new-york

Paul Thek

Brooks Jackson Gallery lolas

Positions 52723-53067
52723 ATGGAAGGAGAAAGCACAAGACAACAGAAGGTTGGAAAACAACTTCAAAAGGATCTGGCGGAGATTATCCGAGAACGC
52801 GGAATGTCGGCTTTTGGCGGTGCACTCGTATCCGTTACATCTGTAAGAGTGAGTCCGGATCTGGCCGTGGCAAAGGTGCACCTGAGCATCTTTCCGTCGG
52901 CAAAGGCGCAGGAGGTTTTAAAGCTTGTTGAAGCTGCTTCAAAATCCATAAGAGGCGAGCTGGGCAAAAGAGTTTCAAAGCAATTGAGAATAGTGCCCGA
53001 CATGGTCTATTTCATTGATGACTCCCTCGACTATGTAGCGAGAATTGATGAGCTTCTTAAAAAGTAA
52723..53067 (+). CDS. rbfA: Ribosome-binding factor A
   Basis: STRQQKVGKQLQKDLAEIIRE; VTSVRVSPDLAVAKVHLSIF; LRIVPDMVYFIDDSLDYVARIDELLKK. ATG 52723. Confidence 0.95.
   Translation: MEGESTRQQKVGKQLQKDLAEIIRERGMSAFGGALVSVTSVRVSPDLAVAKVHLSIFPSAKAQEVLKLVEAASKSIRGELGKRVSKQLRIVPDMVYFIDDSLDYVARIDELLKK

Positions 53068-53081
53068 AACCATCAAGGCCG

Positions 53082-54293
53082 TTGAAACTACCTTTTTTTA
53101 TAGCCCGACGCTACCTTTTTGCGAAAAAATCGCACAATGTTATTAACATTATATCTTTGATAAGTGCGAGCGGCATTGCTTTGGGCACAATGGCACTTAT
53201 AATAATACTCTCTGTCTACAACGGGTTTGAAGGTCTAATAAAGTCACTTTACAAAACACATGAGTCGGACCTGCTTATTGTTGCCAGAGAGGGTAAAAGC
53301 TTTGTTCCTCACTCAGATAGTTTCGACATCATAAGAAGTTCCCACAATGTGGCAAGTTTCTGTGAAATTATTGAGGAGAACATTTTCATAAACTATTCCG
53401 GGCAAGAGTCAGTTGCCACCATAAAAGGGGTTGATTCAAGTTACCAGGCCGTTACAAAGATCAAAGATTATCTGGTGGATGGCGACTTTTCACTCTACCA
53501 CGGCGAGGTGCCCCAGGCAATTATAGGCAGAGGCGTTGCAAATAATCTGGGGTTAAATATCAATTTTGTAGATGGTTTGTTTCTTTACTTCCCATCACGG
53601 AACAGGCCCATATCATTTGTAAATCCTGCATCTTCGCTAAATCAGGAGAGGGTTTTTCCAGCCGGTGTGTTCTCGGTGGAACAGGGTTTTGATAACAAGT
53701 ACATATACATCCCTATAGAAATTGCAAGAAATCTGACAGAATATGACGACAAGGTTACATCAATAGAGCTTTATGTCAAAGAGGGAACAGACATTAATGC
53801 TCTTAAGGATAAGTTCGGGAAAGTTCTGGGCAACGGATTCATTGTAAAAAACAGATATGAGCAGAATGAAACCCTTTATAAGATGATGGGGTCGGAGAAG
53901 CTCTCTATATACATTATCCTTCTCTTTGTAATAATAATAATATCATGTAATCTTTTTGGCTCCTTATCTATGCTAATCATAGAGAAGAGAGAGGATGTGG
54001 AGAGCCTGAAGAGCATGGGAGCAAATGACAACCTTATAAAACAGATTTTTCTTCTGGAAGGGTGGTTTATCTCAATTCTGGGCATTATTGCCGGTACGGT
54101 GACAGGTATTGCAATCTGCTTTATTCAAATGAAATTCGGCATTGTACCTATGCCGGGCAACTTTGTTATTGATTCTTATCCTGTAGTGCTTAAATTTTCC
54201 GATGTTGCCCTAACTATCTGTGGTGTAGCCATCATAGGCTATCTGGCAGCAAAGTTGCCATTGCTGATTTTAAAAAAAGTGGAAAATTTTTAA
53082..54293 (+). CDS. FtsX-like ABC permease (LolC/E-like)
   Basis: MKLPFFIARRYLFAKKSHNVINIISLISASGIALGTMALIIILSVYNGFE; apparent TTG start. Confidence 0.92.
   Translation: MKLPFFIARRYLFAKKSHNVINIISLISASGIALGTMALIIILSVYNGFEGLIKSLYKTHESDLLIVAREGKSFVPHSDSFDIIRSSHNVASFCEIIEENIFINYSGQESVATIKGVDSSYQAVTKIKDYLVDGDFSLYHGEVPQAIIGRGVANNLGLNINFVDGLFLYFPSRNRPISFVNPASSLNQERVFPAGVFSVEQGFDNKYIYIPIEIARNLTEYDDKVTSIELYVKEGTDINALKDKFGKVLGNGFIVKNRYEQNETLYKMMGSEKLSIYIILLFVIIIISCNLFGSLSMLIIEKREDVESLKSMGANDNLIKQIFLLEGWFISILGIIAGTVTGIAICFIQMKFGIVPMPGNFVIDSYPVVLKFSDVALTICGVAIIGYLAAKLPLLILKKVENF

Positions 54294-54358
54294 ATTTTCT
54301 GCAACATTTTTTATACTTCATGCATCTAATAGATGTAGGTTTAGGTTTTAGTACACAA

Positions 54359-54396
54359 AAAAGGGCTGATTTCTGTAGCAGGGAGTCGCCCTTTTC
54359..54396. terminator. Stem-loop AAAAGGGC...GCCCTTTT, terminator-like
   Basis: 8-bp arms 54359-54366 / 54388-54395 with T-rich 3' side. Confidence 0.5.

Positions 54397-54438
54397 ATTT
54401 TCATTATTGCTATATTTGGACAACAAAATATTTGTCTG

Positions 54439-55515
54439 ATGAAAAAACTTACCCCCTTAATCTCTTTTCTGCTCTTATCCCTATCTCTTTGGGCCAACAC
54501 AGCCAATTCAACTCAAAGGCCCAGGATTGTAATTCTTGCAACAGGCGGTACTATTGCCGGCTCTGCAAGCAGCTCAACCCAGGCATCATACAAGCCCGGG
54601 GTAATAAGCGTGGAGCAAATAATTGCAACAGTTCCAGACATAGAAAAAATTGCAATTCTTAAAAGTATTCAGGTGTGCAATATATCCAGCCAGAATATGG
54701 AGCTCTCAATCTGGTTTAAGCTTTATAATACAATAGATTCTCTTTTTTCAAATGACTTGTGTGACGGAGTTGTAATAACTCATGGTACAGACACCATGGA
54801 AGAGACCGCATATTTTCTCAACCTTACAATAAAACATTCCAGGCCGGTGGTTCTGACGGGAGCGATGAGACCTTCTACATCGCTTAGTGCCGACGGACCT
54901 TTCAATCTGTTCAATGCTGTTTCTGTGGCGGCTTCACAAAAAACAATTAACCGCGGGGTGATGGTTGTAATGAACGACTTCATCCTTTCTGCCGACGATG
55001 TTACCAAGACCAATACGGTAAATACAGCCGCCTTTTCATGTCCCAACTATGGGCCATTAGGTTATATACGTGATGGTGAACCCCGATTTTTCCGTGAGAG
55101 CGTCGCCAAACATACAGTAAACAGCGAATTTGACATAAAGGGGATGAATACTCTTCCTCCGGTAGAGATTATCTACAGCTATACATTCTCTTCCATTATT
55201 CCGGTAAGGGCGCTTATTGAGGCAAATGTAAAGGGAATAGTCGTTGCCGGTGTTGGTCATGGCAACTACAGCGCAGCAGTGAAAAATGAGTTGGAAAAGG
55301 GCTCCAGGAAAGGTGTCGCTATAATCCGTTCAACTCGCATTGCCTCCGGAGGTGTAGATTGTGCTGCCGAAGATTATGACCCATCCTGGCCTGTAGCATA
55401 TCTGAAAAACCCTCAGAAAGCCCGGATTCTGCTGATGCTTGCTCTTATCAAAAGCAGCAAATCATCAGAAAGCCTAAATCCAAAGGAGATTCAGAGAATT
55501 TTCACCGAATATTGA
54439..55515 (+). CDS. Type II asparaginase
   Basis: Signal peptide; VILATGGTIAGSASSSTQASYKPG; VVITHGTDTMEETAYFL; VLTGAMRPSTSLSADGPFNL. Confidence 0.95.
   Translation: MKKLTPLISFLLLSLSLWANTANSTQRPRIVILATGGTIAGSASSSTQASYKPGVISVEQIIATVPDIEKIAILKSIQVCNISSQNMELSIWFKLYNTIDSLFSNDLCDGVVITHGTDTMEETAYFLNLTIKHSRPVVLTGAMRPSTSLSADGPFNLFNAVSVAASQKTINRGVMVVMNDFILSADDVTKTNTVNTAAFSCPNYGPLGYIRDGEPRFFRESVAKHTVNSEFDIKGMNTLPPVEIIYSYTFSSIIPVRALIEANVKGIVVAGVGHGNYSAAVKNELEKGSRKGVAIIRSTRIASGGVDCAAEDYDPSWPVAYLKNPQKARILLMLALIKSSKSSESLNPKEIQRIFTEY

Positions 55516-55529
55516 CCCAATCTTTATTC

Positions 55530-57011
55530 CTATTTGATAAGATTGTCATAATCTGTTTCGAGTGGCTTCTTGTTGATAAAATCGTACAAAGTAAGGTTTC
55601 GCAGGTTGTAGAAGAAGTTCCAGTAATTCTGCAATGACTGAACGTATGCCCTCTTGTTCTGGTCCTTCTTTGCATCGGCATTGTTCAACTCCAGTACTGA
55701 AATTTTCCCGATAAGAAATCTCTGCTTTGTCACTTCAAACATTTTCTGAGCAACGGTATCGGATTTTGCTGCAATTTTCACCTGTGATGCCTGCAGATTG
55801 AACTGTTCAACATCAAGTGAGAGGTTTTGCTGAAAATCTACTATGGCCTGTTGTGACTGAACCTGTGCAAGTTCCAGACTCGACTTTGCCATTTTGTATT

Paul Thek has always been a culturally responsive artist. His The Tomb—Death of a Hippie, 1967, was a sculptural roman à clef which summed up and buried the era which, for all its countercultural frisson, was more accurately characterized by Altamont than Woodstock. Thek’s narrative-realist stance—with its autobiographical content, architectural context, and ritual implications—also proved a significant compass reading for ’70s art. Following Death of a Hippie (the “Hippie” was, incidentally, a wax cast of Thek), the artist exiled himself to Europe where he began making transient assemblage sculpture. Given his alien status, the work was peculiarly correct in its improvisational energy. The capstone of the European period was Thek’s eloquent Ark, Pyramid constructed for Documenta 5 in 1972. The piece had a raw, decorative panache that looked like a collaboration between Clarence Schmidt

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